Thursday, October 21, 2010

Latin version of the Necronomicon discovered!

I came across it in Houghton Library at Harvard, which houses the university's collection of rare books. I was consulting a different book but noticed that a tome resting on the reading desk near my own bore the title Necronomicon on its spine. The person consulting it had stepped out of the reading room, and I furtively moved to his desk and sat at his chair. I opened the book to find myself faced with a 17th century edition of the medieval Latin translation that some have claimed does not exist.

Eager to retain some evidence of my encounter–for I know that the university librarians seldom even admit this hideous book is among their holdings, much less grant access to it–I leafed through the first few pages, and my eyes fell upon a piece of poetry set off from the rest of the text. It was the Latin version of the famous couplet that H.P. Lovecraft once quoted in English, and that I now transcribe from memory:
illud non moritur quod polleat usque morari:
temporibus miris, Mors, potes ipsa mori.
The meaning is a bit different from the lines given by Lovecraft. Loosely:
That does not die which may linger for aye:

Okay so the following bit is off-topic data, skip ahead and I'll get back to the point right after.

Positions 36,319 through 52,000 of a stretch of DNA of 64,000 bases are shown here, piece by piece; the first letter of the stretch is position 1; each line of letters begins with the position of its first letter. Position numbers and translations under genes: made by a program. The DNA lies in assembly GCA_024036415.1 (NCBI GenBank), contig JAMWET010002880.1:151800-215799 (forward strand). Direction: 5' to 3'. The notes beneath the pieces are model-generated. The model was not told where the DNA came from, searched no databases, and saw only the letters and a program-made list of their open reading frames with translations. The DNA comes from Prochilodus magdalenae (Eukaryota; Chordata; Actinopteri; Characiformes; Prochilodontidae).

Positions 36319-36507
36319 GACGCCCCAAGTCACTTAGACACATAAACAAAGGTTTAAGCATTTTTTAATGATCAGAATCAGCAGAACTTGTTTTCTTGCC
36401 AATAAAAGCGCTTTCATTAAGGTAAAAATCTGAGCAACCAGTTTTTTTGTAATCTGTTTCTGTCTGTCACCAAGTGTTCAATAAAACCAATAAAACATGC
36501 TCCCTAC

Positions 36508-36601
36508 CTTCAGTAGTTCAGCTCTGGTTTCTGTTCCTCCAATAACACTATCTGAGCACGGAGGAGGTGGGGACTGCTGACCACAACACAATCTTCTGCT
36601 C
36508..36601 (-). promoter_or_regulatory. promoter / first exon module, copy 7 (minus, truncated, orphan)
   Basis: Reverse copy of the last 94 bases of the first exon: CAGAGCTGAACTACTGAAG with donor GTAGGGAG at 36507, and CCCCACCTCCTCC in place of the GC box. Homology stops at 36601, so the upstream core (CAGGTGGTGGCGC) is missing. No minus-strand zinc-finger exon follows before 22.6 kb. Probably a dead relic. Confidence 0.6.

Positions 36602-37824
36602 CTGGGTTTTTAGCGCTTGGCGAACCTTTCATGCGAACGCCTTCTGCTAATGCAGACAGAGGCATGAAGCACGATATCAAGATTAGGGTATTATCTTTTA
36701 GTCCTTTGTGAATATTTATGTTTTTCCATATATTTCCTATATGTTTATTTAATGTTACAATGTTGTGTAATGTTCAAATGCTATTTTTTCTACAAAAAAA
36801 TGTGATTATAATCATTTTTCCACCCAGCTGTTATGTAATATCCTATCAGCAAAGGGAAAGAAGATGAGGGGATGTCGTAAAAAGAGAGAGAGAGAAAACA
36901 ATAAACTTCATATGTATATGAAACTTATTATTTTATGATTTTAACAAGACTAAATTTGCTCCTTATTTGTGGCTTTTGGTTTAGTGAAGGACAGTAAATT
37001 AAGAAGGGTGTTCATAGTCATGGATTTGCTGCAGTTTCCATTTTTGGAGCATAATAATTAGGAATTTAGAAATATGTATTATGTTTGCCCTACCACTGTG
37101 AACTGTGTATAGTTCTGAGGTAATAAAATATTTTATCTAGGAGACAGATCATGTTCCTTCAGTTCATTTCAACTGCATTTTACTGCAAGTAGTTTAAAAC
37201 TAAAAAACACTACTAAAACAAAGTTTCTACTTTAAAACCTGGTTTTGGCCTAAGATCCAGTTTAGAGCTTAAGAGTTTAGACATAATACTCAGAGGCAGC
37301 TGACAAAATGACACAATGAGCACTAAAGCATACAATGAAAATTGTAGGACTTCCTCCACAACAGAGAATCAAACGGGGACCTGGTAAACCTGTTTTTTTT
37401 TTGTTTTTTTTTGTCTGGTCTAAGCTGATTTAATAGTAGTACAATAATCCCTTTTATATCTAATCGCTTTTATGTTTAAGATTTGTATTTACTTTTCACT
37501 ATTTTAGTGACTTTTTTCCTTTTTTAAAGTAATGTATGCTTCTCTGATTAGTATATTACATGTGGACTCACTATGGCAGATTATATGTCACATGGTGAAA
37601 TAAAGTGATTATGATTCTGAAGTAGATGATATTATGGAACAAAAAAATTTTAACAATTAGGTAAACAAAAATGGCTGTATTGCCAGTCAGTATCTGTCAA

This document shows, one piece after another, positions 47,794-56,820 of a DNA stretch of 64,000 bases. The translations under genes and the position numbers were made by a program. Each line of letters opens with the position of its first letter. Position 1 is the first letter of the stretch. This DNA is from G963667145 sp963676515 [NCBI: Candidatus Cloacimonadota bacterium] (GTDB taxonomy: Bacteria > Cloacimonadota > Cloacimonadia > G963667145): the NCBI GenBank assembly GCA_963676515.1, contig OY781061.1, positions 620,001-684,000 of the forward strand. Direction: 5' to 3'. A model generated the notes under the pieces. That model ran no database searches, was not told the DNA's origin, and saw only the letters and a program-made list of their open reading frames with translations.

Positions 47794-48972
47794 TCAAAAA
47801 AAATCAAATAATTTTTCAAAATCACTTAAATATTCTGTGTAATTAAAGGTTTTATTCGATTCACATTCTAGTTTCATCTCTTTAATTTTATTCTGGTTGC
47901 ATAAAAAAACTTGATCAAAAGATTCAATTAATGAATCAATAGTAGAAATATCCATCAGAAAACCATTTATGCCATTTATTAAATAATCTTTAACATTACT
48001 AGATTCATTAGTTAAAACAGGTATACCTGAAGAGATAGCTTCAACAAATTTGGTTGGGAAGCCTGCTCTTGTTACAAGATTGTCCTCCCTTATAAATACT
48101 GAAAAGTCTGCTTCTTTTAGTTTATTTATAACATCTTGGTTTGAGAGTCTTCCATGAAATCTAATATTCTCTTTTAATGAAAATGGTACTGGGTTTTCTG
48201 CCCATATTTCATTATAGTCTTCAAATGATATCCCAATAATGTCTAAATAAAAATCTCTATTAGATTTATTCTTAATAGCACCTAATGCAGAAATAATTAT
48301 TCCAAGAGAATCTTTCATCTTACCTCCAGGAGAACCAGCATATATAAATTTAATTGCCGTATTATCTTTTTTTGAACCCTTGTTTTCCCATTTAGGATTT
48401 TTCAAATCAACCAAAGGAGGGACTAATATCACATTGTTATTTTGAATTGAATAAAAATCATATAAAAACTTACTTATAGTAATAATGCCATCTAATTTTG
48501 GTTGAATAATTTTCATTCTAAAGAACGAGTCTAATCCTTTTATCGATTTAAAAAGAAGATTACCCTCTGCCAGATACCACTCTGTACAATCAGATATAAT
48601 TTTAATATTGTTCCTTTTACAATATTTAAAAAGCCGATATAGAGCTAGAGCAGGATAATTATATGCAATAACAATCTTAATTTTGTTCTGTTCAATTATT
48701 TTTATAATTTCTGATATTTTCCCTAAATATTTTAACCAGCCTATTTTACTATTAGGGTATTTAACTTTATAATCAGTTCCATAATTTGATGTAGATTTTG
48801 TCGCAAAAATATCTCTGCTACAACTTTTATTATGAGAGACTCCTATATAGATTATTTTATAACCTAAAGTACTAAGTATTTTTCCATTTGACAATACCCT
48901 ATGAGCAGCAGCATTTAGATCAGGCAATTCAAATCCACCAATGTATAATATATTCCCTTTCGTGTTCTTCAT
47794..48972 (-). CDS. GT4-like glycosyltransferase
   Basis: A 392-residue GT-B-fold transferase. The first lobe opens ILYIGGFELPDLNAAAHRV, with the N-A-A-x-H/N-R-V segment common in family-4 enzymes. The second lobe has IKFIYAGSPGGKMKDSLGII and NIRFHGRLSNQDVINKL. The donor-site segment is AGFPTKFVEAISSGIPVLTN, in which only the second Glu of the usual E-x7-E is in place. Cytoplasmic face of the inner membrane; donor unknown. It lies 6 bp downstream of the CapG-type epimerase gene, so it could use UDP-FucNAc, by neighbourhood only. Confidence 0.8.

In strange times, Death, e'en you can pass away.
Notice that the Latin version addresses a personified Death in the second line. There's a play on the sound of the word for "death," mors: that which escapes death has the power to "linger," morari, continuously; in times that are "strange," miris, Death itself can die.

The two words that end the first line, usque morari ("linger continuously"), are a reminiscence of Vergil's Aeneid, book 6, line 487, where Aeneas wishes to linger in the underworld to speak with the ghosts of his dead countrymen:
nec vidisse semel satis est; iuvat usque morari
One look is not sufficient to allay
His wish that he might linger there for aye.
The Latin translator of the Necronomicon must have perceived a connection between the mad Arab's couplet, and Vergil's description of the realm of the dead.

Given the sound play and the allusion to Vergil, it's likely that the Latin takes considerable liberties with the original. If only we had the earlier Greek version...

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